I can think about it until I’m blue in the face.
That could be just how I am.
As a person who has read many personal finance books,
I’ve had many opportunities to exercise what I have learned.
And most importantly, to let you know what really worked for me.
And I want to share with everyone while writing this post, there are two things I kept at the forefront.
I want to be completely truthful and highlight tips that were incredibly useful and share what has allowed me ( a regular person) to meet certain goals.
So here it is…
Motivation: Get Pumped Up to Meet Your Goals
1. Challenge Yourself.
I sign up for challenges to have structure to what I am trying to accomplish and you get a little bit of hand holding and reminders that come to your inbox to keep you on track. Try the 52 Week Money Challenge from Good Financial Cents to boost your savings to $1,378. You will quickly see how a little bit away goes a long way. You will get practice at flexing your savings muscles.
2. Read personal finance books.
One of my favorites is Fight For Your Money: How to Stop Getting Ripped Off and Save a Fortune by David Bach. After reading this book, I felt extremely motivated to pull out all of my bills and see where I could save. The book covers the big money pits that rob our hard earned dollars like buying a car, a home, and other big purchases. There’s a wealth of information on every topic you can think of such as banking, credit, family matters, retirement, taxes, shopping, and loads more.
He also tells you exactly what to do to guard again overpaying. It’s a great resource. A must-have in your collection of personal finance books. I also like how the book is organized. There are blue tabs on the right side of the pages to help you easily access the information you want to find.
Whenever I book a hotel or make a big purchase, I quickly reread the book to get a refresher on the tips I need to not get ripped off. Last year I went to a conference. I was scheduled to come on a Thursday and the conference started on a Wednesday. The room I booked was taken. I paused and nicely asked how I could be accommodated. I got upgraded to a suite. I probably wouldn’t have done that if I hadn’t read the book. If you want a practical guide for how to live a financially sound life, this is for you.
3. Listen to personal finance podcasts.
I’ll admit that I’m a podcast junkie. I like to get the inside scoop from experts. If you like being a fly on the wall, consider finding a podcast you like. One of my favorite podcasts is the Financial Mentor podcast by Todd Tesidder.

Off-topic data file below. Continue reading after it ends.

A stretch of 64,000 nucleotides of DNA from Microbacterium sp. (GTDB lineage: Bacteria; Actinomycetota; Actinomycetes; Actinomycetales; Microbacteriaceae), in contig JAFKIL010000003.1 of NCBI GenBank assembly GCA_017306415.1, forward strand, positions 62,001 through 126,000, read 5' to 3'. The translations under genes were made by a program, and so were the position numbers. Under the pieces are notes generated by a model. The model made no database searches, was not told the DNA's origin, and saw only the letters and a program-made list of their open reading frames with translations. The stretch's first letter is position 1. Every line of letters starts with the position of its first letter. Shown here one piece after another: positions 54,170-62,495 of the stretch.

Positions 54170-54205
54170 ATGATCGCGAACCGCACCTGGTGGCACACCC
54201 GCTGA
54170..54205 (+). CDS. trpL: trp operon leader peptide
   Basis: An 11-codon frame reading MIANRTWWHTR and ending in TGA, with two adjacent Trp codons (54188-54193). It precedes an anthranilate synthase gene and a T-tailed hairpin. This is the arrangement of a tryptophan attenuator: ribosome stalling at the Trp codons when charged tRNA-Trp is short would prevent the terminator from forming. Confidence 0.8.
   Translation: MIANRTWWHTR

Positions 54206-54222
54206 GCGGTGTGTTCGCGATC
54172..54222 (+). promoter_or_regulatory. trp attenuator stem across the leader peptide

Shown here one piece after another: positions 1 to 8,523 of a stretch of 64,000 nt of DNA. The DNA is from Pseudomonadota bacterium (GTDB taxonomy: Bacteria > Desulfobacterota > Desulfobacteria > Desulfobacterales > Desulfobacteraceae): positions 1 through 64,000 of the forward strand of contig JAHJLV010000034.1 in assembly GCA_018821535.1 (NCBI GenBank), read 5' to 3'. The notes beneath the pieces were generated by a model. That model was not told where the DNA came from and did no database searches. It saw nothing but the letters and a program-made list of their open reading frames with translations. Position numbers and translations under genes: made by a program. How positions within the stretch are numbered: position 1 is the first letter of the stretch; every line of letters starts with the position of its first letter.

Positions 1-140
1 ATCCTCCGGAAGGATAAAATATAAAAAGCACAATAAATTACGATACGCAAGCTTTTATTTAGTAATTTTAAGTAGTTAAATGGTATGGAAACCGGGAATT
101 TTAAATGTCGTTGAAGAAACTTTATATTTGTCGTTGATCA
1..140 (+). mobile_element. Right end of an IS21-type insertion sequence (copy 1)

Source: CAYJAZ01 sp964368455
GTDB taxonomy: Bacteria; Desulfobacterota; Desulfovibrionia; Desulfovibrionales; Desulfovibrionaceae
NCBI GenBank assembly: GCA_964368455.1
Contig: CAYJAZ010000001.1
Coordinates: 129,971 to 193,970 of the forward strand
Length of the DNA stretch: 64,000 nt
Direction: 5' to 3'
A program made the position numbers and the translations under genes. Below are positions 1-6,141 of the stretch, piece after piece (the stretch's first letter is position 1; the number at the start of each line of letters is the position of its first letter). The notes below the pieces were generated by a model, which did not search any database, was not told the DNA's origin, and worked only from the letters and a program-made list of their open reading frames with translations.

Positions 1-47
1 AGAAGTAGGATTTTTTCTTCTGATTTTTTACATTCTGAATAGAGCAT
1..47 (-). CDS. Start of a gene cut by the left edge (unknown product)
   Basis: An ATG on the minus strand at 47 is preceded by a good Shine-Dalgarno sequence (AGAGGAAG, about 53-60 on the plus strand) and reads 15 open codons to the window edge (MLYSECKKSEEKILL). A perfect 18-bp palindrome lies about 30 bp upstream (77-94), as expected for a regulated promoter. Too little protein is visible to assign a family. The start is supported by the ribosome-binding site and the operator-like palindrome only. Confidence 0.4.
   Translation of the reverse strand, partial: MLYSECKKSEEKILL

He is the author of How Much Money Do I Need to Retire? (60 Minute Financial Solutions)
and anexperienced money coach. He features financial professionals and showcases their expertise on his show. I enjoyed the episode with Jesse Mecham from You Need a Budget. It was titled How to Budget Your Way to Wealth.
I figured out how to budget more effectively. I would make a budget at the beginning of the year and never change it. I thought it was set in stone. In the podcast, Jesse recommends checking in monthly. That made a big difference in how I keep track of my money. I knew I needed to tweak something but couldn’t pinpoint it on my own.
Our gas bill is a variable expense so we have to keep our eye on that and adjust other expenses accordingly. It helps me stick to my budget versus getting frustrated and giving up.
I also enjoyed the same podcast with James Clear. This one dealt with How to Master Your Habits. I found all of the information very useful and quickly decided to blend the ideas into my routine.
4. Your Money is Your New BFF.
Saying no to people is hard especially if they’ve been accustomed to you saying yes. When you decide to set goals, sometimes saying no to someone is okay because you are saying yes to what is important to you. Your money is mutually exclusive. You take care of it and it takes care of you. Don’t spend money that you don’t have to please others. Are they going to pay your bills? Is that person going to take care of you when you are old? I doubt it. I felt validated after reading this post by Yes, I am Cheap. She explains why she stopped buying Christmas presents.
5. Become a money rockstar.
Find cool websites about personal finance. If you aren’t sure where to start, check out Rockstar Finance. The blogger J. Money features fabulous posts from a variety of websites highlighting different financial topics. Think of it as a website sampler that serves up some great financial information on a regular basis.
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If you some how feel wealthier just by reading this, admit it on social media. It’s good karma. I may just give you a virtual high five too.
“I like your blog. I especially like this latest one on how you use your receipt on your fridge. Brilliant!”-Sylvia Martinez of SMartinez Media, former Editor-in-Chief at Latina Magazine
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